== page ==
NEW YORK (Reuters) - A Brooklyn man pleaded guilty on Monday to sending spam e-mails to more than 1.2 million subscribers of America Online in a scheme that foiled the Internet company’s spam-filtering system.
Adam Vitale, 26, pleaded guilty in federal court in Manhattan to breaking anti-spam laws. He was caught making a deal with a government informant that sent spam e-mails advertising a computer security program in return for 50 percent of the product’s profits, prosecutors said.
According to prosecutors, Vitale and another man, Todd Moeller, defeated AOL’s filter system by using several different computer servers to relay the e-mails and changed the e-mail header information to ensure the spam e-mails could not be traced back to them.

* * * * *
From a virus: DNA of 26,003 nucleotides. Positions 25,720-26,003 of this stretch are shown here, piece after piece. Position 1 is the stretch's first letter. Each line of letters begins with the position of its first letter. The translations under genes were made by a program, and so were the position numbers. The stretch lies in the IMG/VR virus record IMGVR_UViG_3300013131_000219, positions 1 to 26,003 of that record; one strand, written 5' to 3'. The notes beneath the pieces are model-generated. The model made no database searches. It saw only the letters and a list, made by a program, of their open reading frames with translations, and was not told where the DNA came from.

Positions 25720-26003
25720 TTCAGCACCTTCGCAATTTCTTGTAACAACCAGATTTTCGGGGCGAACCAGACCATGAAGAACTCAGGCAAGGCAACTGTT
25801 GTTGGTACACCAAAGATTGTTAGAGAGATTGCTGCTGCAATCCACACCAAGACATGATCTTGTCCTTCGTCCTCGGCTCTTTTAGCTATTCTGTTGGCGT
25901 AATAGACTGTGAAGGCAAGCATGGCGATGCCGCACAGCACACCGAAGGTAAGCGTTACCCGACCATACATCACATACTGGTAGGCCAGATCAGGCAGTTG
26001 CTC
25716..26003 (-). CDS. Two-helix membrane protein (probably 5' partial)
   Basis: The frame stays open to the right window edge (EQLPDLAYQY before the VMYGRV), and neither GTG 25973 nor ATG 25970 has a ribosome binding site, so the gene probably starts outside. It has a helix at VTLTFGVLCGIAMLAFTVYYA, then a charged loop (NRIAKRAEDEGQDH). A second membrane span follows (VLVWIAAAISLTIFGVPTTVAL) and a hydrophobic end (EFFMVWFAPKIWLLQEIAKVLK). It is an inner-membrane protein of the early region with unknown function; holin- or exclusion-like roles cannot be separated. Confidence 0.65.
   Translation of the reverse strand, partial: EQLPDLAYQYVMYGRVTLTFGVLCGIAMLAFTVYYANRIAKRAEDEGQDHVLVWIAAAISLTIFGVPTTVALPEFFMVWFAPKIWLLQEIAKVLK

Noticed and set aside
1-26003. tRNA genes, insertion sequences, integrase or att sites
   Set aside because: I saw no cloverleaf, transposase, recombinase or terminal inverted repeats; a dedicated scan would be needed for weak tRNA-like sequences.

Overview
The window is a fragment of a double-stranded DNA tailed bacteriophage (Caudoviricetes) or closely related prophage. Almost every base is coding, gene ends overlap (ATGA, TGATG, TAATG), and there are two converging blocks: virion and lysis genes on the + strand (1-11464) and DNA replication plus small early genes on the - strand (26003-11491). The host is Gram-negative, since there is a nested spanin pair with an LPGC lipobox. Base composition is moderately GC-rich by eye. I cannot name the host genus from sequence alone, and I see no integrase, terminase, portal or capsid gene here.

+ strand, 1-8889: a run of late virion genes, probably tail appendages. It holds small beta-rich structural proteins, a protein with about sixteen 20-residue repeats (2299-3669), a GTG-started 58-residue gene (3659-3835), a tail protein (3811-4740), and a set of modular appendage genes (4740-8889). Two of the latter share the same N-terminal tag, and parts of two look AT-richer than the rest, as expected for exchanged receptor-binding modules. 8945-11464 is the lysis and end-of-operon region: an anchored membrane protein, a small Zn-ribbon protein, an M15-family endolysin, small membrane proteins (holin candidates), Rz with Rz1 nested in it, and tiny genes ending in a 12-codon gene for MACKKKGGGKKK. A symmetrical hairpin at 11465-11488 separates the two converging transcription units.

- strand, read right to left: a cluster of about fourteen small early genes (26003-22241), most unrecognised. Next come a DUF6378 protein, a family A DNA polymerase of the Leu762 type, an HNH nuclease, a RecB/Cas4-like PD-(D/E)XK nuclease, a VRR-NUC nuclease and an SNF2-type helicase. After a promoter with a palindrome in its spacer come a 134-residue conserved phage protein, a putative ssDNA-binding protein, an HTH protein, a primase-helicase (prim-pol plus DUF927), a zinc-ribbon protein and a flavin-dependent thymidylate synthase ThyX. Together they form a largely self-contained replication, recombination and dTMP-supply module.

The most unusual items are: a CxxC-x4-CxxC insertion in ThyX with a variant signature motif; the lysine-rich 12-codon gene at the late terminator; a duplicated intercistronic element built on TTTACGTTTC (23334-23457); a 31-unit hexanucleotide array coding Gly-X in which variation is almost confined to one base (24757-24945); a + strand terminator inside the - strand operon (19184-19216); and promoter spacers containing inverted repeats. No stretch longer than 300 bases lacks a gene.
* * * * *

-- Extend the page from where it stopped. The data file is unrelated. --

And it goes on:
Moeller told the informant via instant messaging he had 40 different servers to send spam e-mails from and made $40,000 a month from other spam e-mails promoting stocks, court papers said.
The indictment said that in less than a week in August 2005, Vitale and Moeller sent e-mails on behalf of the informant to more than 1,277,000 addresses of subscribers at AOL, the online division of Time Warner Inc.
Vitale will be sentenced on September 13 when he faces a maximum sentence of 11 years in prison. Moeller, who lives in New Jersey, faces the same charges.
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